Zero Trust is a security model developed by former Forrester analyst John Kindervag in 2010. Since then, Zero Trust has become one of the more popular frameworks in cybersecurity. Recent massive data breaches prove that companies need to be more proactive about cybersecurity, and a Zero Trust model might be the right approach.
Zero Trust says to trust no one, not even users inside the firewall. Zero Trust means that every user and device should have their credentials verified every time they access any resource inside or outside the network.
Read on to discover more about the Zero Trust security framework.
How Zero Trust Security Works
Zero Trust security has evolved into a holistic approach to cybersecurity that involves several technologies and processes. The goal of Zero Trust security is to protect the company from advanced cybersecurity threats and data breaches, while helping the company achieve compliance with FISMA, HIPAA, PCI, GDPR, CCPA, and any future data privacy and security laws.
Here are the focus areas for the Zero Trust Framework. Forrester recommends organizations address each of these focus areas to build the best Zero Trust security strategy.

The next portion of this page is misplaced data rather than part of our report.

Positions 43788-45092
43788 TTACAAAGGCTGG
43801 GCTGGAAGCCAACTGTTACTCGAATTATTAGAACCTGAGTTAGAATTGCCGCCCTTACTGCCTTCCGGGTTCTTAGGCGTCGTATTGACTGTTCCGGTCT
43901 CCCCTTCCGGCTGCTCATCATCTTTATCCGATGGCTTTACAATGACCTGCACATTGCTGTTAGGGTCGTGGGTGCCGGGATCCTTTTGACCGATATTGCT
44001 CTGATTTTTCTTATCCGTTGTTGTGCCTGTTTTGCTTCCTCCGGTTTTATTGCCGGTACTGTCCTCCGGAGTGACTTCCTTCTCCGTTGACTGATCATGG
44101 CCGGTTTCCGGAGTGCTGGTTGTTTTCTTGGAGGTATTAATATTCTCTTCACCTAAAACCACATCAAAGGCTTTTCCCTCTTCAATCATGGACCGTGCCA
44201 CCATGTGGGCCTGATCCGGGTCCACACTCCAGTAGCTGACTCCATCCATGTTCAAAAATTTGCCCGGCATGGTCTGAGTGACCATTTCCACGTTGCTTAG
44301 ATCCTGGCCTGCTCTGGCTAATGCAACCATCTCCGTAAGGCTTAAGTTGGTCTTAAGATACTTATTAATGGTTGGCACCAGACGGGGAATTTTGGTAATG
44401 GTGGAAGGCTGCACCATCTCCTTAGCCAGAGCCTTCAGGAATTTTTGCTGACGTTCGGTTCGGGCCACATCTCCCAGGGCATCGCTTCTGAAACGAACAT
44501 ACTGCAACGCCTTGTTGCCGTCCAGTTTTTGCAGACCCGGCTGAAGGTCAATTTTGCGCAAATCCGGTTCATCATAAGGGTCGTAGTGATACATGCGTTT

- Zero Trust Data: Your data is the thing attackers want to steal. So it makes sense that the first pillar of the Zero Trust Framework is to protect your data first, not last. This means companies need to be able to analyze, protect, classify, monitor and secure their enterprise data.
- Zero Trust Networks: Attackers have to be able to navigate your network to steal data, and it’s your job to make that as difficult as possible. Segment, isolate and control your network with technology like next-gen firewalls that are designed to do just that.
- Zero Trust People: Humans are still the weakest link in your security strategy. Limit, monitor, and strictly enforce how your users access resources both inside the network and on the internet. Establish VPN, CASB, and more to keep your users protected.
- Zero Trust Workloads: A workload is a term used by the infrastructure and operations team to mean the entire stack of applications and back-end software that enable your customers to interface with your business, and unpatched customer-facing applications are a common attack vector you must defend. Treat the entire stack from hypervisor to web front-end as a threat vector and protect it with Zero Trust compliant controls.